Driving decarbonisation of public sector sites at speed and scale – Chris St John Cox

Comment by Chris St John Cox, Platform Lead – Complex Site Decarbonisation and Head of MEP at Energy Systems Catapult

With more than 300,000 individual properties, at a combined value of £515bn, the UK public sector manages by some distance, the largest property portfolio in the country. The central government estate alone has an estimated value of £157.6bn, with an annual running cost of £21.7bn. Public sector buildings are responsible for around 2% of total UK greenhouse gas (GHG) emissions.

While the government has made good progress in decarbonising its operations – reducing emissions by 57% by 2021-21 compared to 2009-10 and with an estimated 38% of this reduction due to improved management of the estate – there is still more to be done. In its 2017 Clean Growth Strategy, the government committed the public sector to lead by example in reducing emissions.

Leading from the front

Modern Energy Partners (MEP) was an award-winning, £20 million innovation programme (2019-2021) that looked at the practical steps we can take to decarbonise the public sector estate in a bid to help the government reduce carbon emissions.

The programme used a sample of 42 campus-style sites and tested out the practicalities of decarbonising by doing through current systems and processes. The recent publication of the evaluation report reviewed the MEP work and highlighted a host of similar barriers and recommendations that the programme also saw.

Did either the programme or the evaluation however, answer the big question:

Can decarbonisation of public sector sites be delivered?

What we learnt, and subsequently experienced, is that there are multiple barriers and challenges which prevent or limit the potential for decarbonisation of public sector sites from taking place. It’s easy to suggest that there’s just one challenge around cost and financial payback. The reality is, this can be influenced by focusing on other barriers and resolving them.

The 5th and 6th carbon budgets have set specific public sector decarbonisation goals which are creeping ever closer by the day. The UK Government for instance is aiming to reduce public sector emissions by 50% by 2032 against 2017 levels.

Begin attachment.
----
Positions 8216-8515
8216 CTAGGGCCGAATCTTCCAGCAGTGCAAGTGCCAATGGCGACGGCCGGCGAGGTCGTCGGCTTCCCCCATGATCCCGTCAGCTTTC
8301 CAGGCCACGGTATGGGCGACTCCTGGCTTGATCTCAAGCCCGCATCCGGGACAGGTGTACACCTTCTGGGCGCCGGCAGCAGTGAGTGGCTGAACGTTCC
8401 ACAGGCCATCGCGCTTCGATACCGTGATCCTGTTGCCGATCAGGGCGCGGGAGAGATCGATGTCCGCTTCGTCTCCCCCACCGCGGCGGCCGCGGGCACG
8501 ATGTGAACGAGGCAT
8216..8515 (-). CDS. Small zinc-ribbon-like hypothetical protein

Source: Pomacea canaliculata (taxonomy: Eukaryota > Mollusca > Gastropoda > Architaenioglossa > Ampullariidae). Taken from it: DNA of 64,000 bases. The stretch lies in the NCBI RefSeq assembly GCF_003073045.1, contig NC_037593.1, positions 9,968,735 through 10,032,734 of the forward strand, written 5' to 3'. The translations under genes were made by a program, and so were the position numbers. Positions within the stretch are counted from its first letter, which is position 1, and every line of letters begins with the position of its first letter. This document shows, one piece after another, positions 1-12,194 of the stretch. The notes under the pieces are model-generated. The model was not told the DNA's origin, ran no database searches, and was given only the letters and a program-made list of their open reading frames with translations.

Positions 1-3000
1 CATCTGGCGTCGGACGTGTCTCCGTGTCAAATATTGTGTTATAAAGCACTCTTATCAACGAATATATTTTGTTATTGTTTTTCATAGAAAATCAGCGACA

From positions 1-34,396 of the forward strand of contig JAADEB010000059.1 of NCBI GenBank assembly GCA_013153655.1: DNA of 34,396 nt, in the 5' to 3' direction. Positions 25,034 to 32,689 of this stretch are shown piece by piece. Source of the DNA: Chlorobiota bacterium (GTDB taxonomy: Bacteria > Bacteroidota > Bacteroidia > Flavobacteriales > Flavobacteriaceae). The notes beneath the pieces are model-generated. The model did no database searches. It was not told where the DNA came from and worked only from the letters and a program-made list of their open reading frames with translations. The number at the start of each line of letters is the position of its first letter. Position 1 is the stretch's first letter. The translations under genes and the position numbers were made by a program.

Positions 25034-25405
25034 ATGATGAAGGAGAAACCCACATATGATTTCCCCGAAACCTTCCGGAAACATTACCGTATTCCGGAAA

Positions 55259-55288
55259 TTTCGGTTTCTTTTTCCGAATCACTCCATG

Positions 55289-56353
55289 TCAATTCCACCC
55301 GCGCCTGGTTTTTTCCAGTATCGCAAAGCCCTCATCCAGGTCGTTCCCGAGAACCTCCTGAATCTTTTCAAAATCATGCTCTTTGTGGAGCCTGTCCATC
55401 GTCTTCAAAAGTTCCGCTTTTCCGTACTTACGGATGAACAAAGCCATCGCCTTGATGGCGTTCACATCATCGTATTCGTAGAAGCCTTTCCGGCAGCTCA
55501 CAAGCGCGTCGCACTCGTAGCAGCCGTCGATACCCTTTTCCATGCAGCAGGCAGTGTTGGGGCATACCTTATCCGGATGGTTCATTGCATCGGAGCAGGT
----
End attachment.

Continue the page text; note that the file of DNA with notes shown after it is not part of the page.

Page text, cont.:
Our view is that it will be difficult for this decarbonisation goal to be met if we continue to deliver at the same limited pace and scale as we are today. There needs to be a shift in gear. We need to increase the speed and scale at which we’re delivering to see the low carbon transition that is required.

During the MEP programme, we evidenced how long a project took and how effort intensive it was to achieve just a small installation. We mapped out how long it would take for a large programme to deliver projects across a multi-site estate and found that action needed to start at the earliest possible opportunity and then be scaled-up rapidly. Nearly two years later there is some evidence of this beginning to happen but there are still barriers that prevent action which require consideration.

“Only by cutting timelines through the simplification of processes and decision-making, by being able to access finance, and by immediately increasing scale and pace can changes happen in time to meet the national Net Zero commitments” – MEP evaluation report, page 5.

Below are a few barriers we have observed and think should be considered by those working to decarbonise the public sector estate:

  1. Unlocking alternative investment routes and investigating different funding options for varying public sector groups will speed up deployment and offer value for money.

  • Funding required to meet the size and scale of the challenge of public sector decarbonisation is simply not available. This is evidenced by the number of project applications for the Public Sector Decarbonisation Scheme (PSDS) and Low Carbon Skills Fund (LCSF) far exceeding the funding available. At present this is the main funding route for grant funding.
  • Offering grants for certain types of projects has been well received and each round has been oversubscribed several times over. It demonstrates the want to do more, however there is a lack of other funding sources or solutions which enable projects to go ahead.
  • There are examples of different funding methods seen in similar types of projects such as heat networks or renewable energy projects, but these methods are limited and not accessible to the public sector, varying substantially. Typically, the only source of funding is through capital projects (often taking away investment maintaining the estate) or grant funding.
  • Government investment in decarbonisation projects on the public sector estate can reduce the long-term economic burden of managing such a vast estate and deliver value for money for the public purse.
  1. Accelerating business-as-usual capacity building and integration across normal activities and governance.